Apr 25 • 5 min read

If you were charting Bob Tarola’s career path, every landmark would be marked in a cherry and white “T.” From college football player, to successful professional, to business leader, to board member and philanthropist, Tarola used an extensive network of Temple alumni to move forward. In his words, “all that networking leads back to Temple.”

As a high school football player, Tarola was recruited by Clemson University, the Naval Academy, Penn State and Lehigh. In 1968, he chose Temple because of the school’s academic reputation and a team in the process of rebuilding. A four-year, full scholarship helped his decision as well.

Though he started as a marketing major, late in his junior year, Tarola added extra accounting courses and graduated in 1973 with a dual major.

“Professor [James] Solano had an ability to talk about accounting theory and converting it into practical knowledge,” Tarola said. “He was extremely energetic and very funny, very engaging. I thought accounting was dry and he made it interesting.”

Tarola was a first-generation college student, and his parents weren’t able to offer much input into what he should be studying or what careers he should pursue. Solano was a practicing accountant teaching at the business school and that practical knowledge and application drew Tarola to the accounting profession. Solano had “been there and done that,” Tarola said. He had the Philadelphia Eagles as clients and taught his students about the complexity of business-related issues through accounting. So Tarola soaked up Solano’s lectures and personal advice and graduated with an accounting degree.

After graduating in 1973, Tarola took a position as a financial analyst with a division of Chrysler Motors that managed dealerships. Interestingly, Tarola later helped arrange the sale of a Chrysler to Solano.

However, when the oil crisis began in 1974, Tarola knew cutbacks were coming. He decided to change directions. His former Peabody Hall dorm roommate and a fellow Beta Alpha Psi member, Dan Gallagher, was working at Price Waterhouse in Philadelphia and Tarola joined him there. Tarola stayed with Price Waterhouse for 22 years. Within a remarkable 10 years, he progressed from junior accountant to partner.

When Tarola talks about that time period as a partner at Price Waterhouse, it is clear that he found the work fulfilling, interesting and challenging. He was able to move through various partnership roles and work with a myriad of different industries while at a firm that was positioning itself to be the best in the world. He traveled and spent time in New York, Baltimore and Washington, D.C. His portfolio included Vanguard, T. Rowe Price, MCI Communications and international firms.

It was in the mid-1990s that Tarola started to yearn for something new. He turned to another friend and Temple alum, Douglas Maine of Brown Brothers Harriman who was CFO of MCI when Tarola was its audit partner. “My connections, 20 years after Temple, made me think there was more to life and more to my career,” Tarola said. “I wanted to emulate a lot of what [Maine] was doing.”

Maine was involved in financial management and Tarola found himself drawn to a new way of looking at business. In subsequent years, he made the transition to CFO of MedStar Health in Maryland, a $1 billion health system in the Baltimore-Washington area that included eight hospitals. That was followed by nine years at W.R. Grace & Co. a $3 billion NYSE multi-national chemical company operating in 40 countries and 20 currencies.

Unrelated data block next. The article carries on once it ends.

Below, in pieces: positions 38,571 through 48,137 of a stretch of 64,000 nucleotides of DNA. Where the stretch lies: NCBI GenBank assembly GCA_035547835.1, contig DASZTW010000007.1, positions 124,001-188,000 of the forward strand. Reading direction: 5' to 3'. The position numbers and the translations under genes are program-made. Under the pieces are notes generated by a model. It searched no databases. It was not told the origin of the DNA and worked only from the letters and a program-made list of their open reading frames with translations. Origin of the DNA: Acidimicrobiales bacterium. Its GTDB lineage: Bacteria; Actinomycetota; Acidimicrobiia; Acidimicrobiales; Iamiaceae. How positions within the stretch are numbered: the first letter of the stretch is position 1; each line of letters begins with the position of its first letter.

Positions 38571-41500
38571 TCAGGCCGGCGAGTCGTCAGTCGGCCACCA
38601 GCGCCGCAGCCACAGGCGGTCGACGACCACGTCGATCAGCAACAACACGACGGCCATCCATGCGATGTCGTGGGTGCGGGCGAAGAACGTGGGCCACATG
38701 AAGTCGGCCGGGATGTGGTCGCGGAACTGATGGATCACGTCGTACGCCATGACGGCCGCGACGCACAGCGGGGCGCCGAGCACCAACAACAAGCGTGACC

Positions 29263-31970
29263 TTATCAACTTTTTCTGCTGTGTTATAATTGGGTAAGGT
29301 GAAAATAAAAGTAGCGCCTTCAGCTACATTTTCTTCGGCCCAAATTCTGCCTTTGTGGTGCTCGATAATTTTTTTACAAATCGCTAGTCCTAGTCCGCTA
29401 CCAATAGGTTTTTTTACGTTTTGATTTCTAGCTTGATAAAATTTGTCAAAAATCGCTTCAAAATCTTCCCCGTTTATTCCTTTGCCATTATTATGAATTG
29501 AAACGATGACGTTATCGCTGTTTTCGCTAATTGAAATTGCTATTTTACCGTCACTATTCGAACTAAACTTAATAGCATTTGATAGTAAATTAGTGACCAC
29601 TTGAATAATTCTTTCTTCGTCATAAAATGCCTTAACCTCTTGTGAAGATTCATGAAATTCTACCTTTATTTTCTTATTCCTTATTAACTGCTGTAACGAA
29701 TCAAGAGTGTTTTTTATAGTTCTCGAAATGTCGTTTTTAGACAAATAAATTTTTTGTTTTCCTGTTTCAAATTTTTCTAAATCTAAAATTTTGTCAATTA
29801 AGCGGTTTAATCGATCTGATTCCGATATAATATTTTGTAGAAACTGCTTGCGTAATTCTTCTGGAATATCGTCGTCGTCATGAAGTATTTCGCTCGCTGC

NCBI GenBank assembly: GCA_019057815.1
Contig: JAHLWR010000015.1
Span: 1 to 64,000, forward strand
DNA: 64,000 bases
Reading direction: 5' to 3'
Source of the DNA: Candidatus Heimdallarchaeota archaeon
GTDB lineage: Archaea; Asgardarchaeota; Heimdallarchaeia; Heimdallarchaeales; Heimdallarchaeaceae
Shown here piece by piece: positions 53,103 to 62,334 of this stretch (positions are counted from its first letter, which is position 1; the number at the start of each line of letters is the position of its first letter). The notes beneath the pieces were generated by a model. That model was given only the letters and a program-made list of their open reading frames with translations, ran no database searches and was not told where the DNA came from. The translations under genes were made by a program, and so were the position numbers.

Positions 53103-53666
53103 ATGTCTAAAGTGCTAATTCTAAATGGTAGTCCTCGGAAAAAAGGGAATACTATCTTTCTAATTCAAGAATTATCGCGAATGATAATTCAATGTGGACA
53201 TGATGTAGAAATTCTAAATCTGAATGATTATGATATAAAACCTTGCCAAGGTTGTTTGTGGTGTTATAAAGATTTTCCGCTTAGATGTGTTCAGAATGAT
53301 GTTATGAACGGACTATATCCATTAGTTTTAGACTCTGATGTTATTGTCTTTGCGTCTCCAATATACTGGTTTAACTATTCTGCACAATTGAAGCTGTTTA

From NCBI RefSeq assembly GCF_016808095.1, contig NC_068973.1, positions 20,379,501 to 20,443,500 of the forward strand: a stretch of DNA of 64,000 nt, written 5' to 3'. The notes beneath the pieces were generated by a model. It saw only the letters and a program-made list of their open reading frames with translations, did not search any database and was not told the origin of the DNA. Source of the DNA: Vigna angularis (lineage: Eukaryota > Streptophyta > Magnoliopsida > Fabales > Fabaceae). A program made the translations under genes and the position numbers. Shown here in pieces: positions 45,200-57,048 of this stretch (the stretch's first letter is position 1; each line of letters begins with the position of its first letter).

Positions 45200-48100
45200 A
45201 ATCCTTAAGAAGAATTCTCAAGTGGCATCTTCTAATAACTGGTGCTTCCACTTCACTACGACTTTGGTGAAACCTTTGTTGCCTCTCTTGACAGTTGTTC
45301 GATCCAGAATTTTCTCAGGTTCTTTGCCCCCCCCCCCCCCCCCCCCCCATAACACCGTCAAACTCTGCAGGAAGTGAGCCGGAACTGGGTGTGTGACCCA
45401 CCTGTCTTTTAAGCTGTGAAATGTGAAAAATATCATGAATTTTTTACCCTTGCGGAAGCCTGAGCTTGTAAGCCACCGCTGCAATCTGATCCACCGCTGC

Since 2008, Tarola and his business partner Bridget Sarikas have been the leaders of Right Advisory LLC, a financial consulting firm that focuses on turnaround of troubled businesses. Tarola and Sarikas often fill temporary leadership positions while they implement a long-term strategy for business improvement.

It was after his move to financial management that Tarola had an opportunity to enrich Maine’s life. While leading W.R. Grace in Maryland, Tarola, whose network was already Temple heavy, reconnected with the Fox School community on campus. Initially, he joined the accounting advisory board and helped fund an endowed scholarship. Soon he was asked to serve on the President’s Advisory Board. Tarola recruited Maine and Gallagher to join him on that board.

Tarola then joined the former Fox Dean’s Council. Now he and Maine are both on the Board of Visitors, which replaced the Dean’s Council in 2019. As a member of the Board of Visitors, Tarola serves as an advisor to the school, working closely with the school’s leadership team to implement the strategic plan and develop ideas and programs that help grow the school, the alumni population and accelerate commerce regionally and throughout the world. He is a winner of the school’s prestigious Musser Award and was honored as one of the school’s most influential people at its Centennial. Most recently, he was awarded the Lifetime Achievement Award at the Fox Department of Accounting Awards Dinner.

In 2021, Tarola’s addition to the rolls of Temple University’s Chairman’s Circle is just another example of his commitment to Temple and the role it has played throughout his life. The Circle is a select group of philanthropists who support and strengthen the university at the highest level. Tarola’s generous contributions have included two scholarships and have been focused at the Fox School’s Honors Program, the Department of Accounting and the Athletic Department.

*Tarola said that his journey has given him the perspective to see how important Temple is in the lives of students. As each step in his journey is colored in Cherry and White, he has vested himself—as a donor, as an advisor and as a great believer in the Temple mission—to ensure many more Owls can find success.